Comcast (CMCSA): High Marks for Dividend Safety and Growth, But What About the Cord-Cutters?

Business Analysis

Since the Cable Services business is the largest segment and is arguably the most controversial due to cord cutting, we need to dig further into this business.

Comcast was founded in 1963 by Ralph Roberts as a single-system cable operator in Tupelo, Mississippi, with the purchase of American Cable Systems, a 1,200 subscriber cable system.

Over its history, one of the main ways the company grew was from acquiring many large and small cable operators to build out its footprint in major metropolitan areas.

Some of the larger media investments over the years include Group W Cable, Storer Communications, Maclean Hunter, E. W. Scripps, Jones Intercable, Prime Communications, Lenfest Communications, AT&T Broadband merger, and NBCUniversal, along with a whole host of other transactions.

More recently Comcast attempted to merge with Time Warner Cable, but the transaction was terminated after large opposition from industry groups, the general public, and antitrust authorities.

All of this merger and acquisition activity over decades has made Comcast into the largest cable company in the United States. Their coverage extends over many major metropolitan areas including Philadelphia, Washington, DC, Pittsburgh, Chicago, Indianapolis, Denver, SanFrancisco, Portland, and Seattle.

All in all, they pass nearly 56 million homes and businesses and have nearly 28 million total customer relationships. They have 22.3 million video customers (cable TV), 23.3 million high speed internet customers, and 11.5 million voice customers (telephone).

The company’s costly network infrastructure, convenient bundled services, vertical integration, and sizeable subscriber base serve as key competitive advantages.

A small number of players dominate the industry, and barriers to entry are high because of the major investments required for technology infrastructure, programming content, and customer acquisition.

Without a large subscriber base, these costs cannot be covered. The mature state of the industry makes it especially difficult for new entrants to acquire customers.

The main concerns of many investors and industry participants is how declining cable subscribers from cord cutting and declining voice subscribers will affect the business.

It is hard to argue with some of these arguments as Netflix, Inc. (NASDAQ:NFLX), Hulu, and other “Over-the-Top” platforms continue to add subscribers, but let’s take a look at the actual numbers.

While total video customers are down in recent years, so far cord cutting hasn’t had a huge impact on their subscriber numbers. Customers are down a little over 1% from 2013 levels, or from 22.6 million to 22.3 million. Furthermore, the 36,000 video customers lost in 2015 was the company’s best result in nine years.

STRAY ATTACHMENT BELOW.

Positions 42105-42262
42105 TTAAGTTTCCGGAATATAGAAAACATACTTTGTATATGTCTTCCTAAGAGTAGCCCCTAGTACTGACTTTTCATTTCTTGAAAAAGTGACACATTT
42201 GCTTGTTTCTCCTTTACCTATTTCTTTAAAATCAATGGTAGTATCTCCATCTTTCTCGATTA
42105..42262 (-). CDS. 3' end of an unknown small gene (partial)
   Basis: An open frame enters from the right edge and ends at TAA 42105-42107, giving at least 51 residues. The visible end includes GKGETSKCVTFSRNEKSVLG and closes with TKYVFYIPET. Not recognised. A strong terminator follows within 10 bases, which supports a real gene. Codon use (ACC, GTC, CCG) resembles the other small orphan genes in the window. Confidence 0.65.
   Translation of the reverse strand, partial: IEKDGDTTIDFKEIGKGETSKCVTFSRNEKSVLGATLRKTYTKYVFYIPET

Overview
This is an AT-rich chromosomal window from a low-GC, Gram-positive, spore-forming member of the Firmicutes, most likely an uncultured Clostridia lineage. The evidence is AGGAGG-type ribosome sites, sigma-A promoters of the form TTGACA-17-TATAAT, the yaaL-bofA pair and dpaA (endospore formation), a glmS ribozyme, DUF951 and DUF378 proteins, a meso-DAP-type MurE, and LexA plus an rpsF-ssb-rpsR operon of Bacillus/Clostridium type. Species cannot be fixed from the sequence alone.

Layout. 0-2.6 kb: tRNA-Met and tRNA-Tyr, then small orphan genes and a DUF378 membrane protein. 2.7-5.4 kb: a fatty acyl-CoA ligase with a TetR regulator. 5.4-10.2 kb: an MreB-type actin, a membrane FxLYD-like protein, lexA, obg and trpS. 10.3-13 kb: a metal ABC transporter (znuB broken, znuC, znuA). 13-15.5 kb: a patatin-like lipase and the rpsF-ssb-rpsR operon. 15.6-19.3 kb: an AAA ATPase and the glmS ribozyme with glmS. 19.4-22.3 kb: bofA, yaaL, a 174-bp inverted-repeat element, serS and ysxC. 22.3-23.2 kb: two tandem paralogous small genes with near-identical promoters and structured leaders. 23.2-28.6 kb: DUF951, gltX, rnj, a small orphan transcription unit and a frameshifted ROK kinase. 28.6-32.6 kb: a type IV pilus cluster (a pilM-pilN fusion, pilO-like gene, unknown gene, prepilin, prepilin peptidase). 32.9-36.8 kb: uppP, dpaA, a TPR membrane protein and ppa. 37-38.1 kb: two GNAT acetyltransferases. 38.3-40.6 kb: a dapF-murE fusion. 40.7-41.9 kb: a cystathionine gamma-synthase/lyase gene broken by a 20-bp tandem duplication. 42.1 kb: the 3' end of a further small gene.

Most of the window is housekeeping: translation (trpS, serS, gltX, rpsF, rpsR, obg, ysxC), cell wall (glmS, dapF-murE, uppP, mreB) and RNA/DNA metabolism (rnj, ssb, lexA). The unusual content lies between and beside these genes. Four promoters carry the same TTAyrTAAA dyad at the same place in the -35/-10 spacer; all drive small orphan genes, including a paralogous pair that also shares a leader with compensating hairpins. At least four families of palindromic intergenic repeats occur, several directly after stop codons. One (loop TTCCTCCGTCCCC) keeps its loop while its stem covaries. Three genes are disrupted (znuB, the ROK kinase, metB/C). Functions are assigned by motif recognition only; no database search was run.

Despite the slight decline in the number of customers, video revenue was up nearly 5% from 2013 to 2015.

Video revenues rose as a result of more customers receiving additional services (HD or DVR advanced services) and increasing pricing. 13.9 million of their subscribers now receive at least one of their HD or DVR advanced services, up from 13 million in 2014 and 12.5 million in 2013.

As seen below, rising revenue per customer relationship has helped drive cable revenue higher over the last couple of years.

Comcast CMCSA Dividend Stock

Source: Comcast Investor Presentation

Throughout the first six months of 2016, they have actually been able to hold Video customers relatively flat compared to year end 2015. Furthermore, they have been able to grow revenue by 3.3% year-over-year during this timeframe.

While cord cutting is certainly a risk that needs to be monitored, for now it has not proliferated throughout the subscriber base. Also, Comcast can retain many of these marginal customers by offering a “skinny bundle,” or just a small subset of channels that desired most by certain subscribers.

Even though Comcast is very unlikely to grow video subscribers, they should be able to retain the vast majority of their base and be able to grow revenue through pricing and adding on additional services.

Total voice customers were up around 7.5% from 2013-2015 (from 10.7 million to 11.5 million) while revenue was down around 2% during this timeframe.

The main reason voice revenue declined despite the increase in customers is because it was negatively impacted by the allocation of voice revenue for their customers who received bundled services. The amount Comcast allocated to voice within the bundled service decreased while the amount allocated to video and high-speed internet rates increased.

So far year-to-date in 2016 these same trends have continued. Voice customers are up slightly from year-end 2015 to 11.6 million and up about 3% year-over-year, while revenue is down by about 1%.

With the proliferation of cell phones, it is probably safe to say that if voice was not included as a bundled service, the total number of customers would likely be declining. This is not a major driver of Comcast’s economics and we are comfortable with the current strategy of bundling the service.

On the topic of voice, it’s also worth pointing out that Comcast plans on offering its own wireless service (2) by mid-2017. This action could potentially help Comcast’s bundling proposition and further raise switching costs for its subscribers.

Despite cord-cutting, Comcast appears likely to remain a dominant force in the media industry for years to come.